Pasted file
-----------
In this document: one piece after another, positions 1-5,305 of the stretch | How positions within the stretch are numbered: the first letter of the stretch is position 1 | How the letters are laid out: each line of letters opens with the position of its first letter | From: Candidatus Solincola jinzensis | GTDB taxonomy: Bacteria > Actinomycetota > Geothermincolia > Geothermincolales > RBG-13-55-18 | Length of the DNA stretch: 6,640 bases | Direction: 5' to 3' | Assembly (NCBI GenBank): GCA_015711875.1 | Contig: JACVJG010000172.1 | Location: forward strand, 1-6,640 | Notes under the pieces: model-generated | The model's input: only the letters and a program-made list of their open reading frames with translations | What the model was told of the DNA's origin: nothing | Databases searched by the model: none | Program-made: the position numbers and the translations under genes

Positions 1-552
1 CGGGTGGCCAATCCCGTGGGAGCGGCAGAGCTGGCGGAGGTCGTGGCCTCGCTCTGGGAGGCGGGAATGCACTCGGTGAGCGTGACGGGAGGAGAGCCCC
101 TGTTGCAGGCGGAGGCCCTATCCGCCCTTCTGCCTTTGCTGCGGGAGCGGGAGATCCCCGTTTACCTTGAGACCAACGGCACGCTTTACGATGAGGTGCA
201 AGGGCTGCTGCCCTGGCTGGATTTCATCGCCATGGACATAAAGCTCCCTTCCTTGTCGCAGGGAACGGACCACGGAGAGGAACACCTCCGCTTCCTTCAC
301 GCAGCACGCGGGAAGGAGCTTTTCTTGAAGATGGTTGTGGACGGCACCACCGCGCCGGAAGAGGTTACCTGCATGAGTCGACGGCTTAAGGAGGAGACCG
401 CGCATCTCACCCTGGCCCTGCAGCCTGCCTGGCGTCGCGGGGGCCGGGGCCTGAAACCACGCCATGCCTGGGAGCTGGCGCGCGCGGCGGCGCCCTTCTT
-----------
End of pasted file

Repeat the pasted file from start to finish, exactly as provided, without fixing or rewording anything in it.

In this document: one piece after another, positions 1-5,305 of the stretch | How positions within the stretch are numbered: the first letter of the stretch is position 1 | How the letters are laid out: each line of letters opens with the position of its first letter | From: Candidatus Solincola jinzensis | GTDB taxonomy: Bacteria > Actinomycetota > Geothermincolia > Geothermincolales > RBG-13-55-18 | Length of the DNA stretch: 6,640 bases | Direction: 5' to 3' | Assembly (NCBI GenBank): GCA_015711875.1 | Contig: JACVJG010000172.1 | Location: forward strand, 1-6,640 | Notes under the pieces: model-generated | The model's input: only the letters and a program-made list of their open reading frames with translations | What the model was told of the DNA's origin: nothing | Databases searched by the model: none | Program-made: the position numbers and the translations under genes

Positions 1-552
1 CGGGTGGCCAATCCCGTGGGAGCGGCAGAGCTGGCGGAGGTCGTGGCCTCGCTCTGGGAGGCGGGAATGCACTCGGTGAGCGTGACGGGAGGAGAGCCCC
101 TGTTGCAGGCGGAGGCCCTATCCGCCCTTCTGCCTTTGCTGCGGGAGCGGGAGATCCCCGTTTACCTTGAGACCAACGGCACGCTTTACGATGAGGTGCA
201 AGGGCTGCTGCCCTGGCTGGATTTCATCGCCATGGACATAAAGCTCCCTTCCTTGTCGCAGGGAACGGACCACGGAGAGGAACACCTCCGCTTCCTTCAC
301 GCAGCACGCGGGAAGGAGCTTTTCTTGAAGATGGTTGTGGACGGCACCACCGCGCCGGAAGAGGTTACCTGCATGAGTCGACGGCTTAAGGAGGAGACCG
401 CGCATCTCACCCTGGCCCTGCAGCCTGCCTGGCGTCGCGGGGGCCGGGGCCTGAAACCACGCCATGCCTGGGAGCTGGCGCGCGCGGCGGCGCCCTTCTT